After a breakout 2012, Sanchez was assigned to AAA Charlotte to open 2013 at just 20 years old, the youngest player in the International League and six years younger than the average player there. Not surprisingly he struggled, and the infielder put up just a .589 OPS. But now with a year under his belt, Sanchez has improved dramatically, posting a .300/.358/.423 line thus far and making a brief appearance in Chicago. His six home runs this year are twice what he had in his 5-year career prior. An excellent defender at second and competent at shortstop, Carlos also brings above average speed (16-19 SB this year) and can play 3B as well. Sanchez just turned 22, has a floor of a solid utility infielder and could be an average or better major league starter at the keystone.


10. Rangel Ravelo, 1B     [Previous: 21, +11]


  • Drafted 6th Round in 2010

In a system that leans towards aggressiveness and high strikeout rates, Ravelo is a breath of fresh air. Playing young-for-level in AA, he’s posting a strong .316/.396/.474 line with a career high 9 home runs in 107 games. Possessing likely the best strike zone control in the entire system, Ravelo has walked nearly as often as he struck out the past couple seasons and works long counts. There’s no denying the hit tool or batter’s eye, but as a 1B, the expectation is for power. The 22-year-old is on pace for about 12 long balls this season, triple his total from last year, but that’s still not a big number. Ravelo hits doubles at a prolific rate, and scouting reports indicate he can put on a show in BP power-wise. You can see here in another Stoltz video he’s capable of hitting the ball a long way. If the power ramps up further next year in AAA, he’ll have a strong case for a 1B/DH spot along side Jose Abreu in Chicago.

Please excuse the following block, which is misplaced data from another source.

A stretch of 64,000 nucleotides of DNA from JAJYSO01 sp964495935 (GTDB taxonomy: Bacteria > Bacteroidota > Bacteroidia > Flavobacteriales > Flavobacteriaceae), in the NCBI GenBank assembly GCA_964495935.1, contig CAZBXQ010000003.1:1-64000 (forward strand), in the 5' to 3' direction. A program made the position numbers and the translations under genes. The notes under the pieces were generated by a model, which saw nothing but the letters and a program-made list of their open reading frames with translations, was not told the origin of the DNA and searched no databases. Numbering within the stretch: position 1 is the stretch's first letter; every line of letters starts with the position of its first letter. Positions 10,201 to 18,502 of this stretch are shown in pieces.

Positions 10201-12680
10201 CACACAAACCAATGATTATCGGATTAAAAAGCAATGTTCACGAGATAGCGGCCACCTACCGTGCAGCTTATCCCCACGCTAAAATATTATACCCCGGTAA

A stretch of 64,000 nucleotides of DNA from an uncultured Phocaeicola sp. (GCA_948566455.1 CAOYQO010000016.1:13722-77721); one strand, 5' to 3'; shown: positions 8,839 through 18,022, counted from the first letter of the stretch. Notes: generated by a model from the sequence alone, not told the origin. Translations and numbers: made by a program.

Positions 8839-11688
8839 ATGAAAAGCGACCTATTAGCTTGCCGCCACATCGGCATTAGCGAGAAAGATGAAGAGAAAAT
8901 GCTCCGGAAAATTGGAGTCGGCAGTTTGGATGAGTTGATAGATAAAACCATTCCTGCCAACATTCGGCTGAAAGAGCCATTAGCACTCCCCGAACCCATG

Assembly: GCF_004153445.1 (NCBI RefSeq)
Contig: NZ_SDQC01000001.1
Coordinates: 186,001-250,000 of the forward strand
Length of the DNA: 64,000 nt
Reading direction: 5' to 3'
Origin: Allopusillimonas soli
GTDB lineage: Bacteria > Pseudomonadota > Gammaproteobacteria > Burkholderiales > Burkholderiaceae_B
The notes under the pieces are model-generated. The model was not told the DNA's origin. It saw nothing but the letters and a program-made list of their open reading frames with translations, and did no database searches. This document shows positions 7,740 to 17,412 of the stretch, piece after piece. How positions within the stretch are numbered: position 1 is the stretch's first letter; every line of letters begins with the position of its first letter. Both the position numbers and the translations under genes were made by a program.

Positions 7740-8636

11. Trey Michalczewski, 3B     [Previous: 19, +8]

12. Micker Adolfo, OF     [Previous: 17, +5]

13. Chris Beck, RHP     [Previous: 7, -6]

14. Cleuluis Rondon, SS/2B     [Previous: Not Ranked]

15. Jacob May, OF     [Previous: 14, -1]

16. Jace Fry, LHP     [Previous: Not Ranked, newly drafted]

17. Trayce Thompson, OF     [Previous: 10, -7].

18. Kevan Smith, C     [Previous: Not Ranked]

19. Andy Wilkins, 1B     [Previous: 30*, +11]

20. Scott Snodgress, LHP     [Previous: 16, -4]

21. Keon Barnum, 1B     [Previous: 13, -8]

22. Adam Engel, OF     [Previous: 22, No Change]

23. Tyler Saladino, INF     [Previous: Not Ranked]

24. Jordan Guerrero, LHP     [Previous: Not Ranked]

25. James Dykstra, RHP     [Previous: Not Ranked]


OTHERS RECEIVING CONSIDERATION (in order of last-out): Chris Bassitt, Mike Recchia, Brett Austin, Jefferson Olacio, Jason Coats, Antonio Rodriguez, Jake Jarvis, Luis Martinez, Taylor Thompson, Andrew Mitchell, Kyle Hansen, Omar Narvaez, JB Wendelken, Andre Wheeler


GRADUATED: Jose Abreu (1), Erik Johnson (2), Marcus Semien (4), Daniel Webb (11), Jake Petricka (15), Eric Surkamp (25)




Want to know right away when we publish a new article? Type your email address in the box and click the “create subscription” button. Our list is completely spam free, and you can opt out at any time.